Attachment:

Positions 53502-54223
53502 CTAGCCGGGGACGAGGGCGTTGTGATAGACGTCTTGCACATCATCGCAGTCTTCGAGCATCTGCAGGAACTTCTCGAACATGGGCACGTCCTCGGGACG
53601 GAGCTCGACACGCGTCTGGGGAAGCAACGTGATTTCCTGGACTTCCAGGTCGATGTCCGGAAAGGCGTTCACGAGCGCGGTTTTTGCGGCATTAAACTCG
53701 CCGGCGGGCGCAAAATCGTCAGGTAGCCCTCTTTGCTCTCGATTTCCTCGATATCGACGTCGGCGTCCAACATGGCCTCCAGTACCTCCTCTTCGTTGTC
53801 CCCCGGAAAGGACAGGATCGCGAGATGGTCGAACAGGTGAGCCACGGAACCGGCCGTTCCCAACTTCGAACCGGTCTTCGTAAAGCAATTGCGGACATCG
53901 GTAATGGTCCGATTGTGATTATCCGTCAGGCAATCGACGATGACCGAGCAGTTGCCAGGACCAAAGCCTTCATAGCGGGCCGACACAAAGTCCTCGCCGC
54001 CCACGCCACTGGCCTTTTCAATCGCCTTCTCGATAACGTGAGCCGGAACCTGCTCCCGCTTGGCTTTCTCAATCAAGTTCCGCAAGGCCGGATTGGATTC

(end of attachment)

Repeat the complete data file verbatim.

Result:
Positions 53502-54223
53502 CTAGCCGGGGACGAGGGCGTTGTGATAGACGTCTTGCACATCATCGCAGTCTTCGAGCATCTGCAGGAACTTCTCGAACATGGGCACGTCCTCGGGACG
53601 GAGCTCGACACGCGTCTGGGGAAGCAACGTGATTTCCTGGACTTCCAGGTCGATGTCCGGAAAGGCGTTCACGAGCGCGGTTTTTGCGGCATTAAACTCG
53701 CCGGCGGGCGCAAAATCGTCAGGTAGCCCTCTTTGCTCTCGATTTCCTCGATATCGACGTCGGCGTCCAACATGGCCTCCAGTACCTCCTCTTCGTTGTC
53801 CCCCGGAAAGGACAGGATCGCGAGATGGTCGAACAGGTGAGCCACGGAACCGGCCGTTCCCAACTTCGAACCGGTCTTCGTAAAGCAATTGCGGACATCG
53901 GTAATGGTCCGATTGTGATTATCCGTCAGGCAATCGACGATGACCGAGCAGTTGCCAGGACCAAAGCCTTCATAGCGGGCCGACACAAAGTCCTCGCCGC
54001 CCACGCCACTGGCCTTTTCAATCGCCTTCTCGATAACGTGAGCCGGAACCTGCTCCCGCTTGGCTTTCTCAATCAAGTTCCGCAAGGCCGGATTGGATTC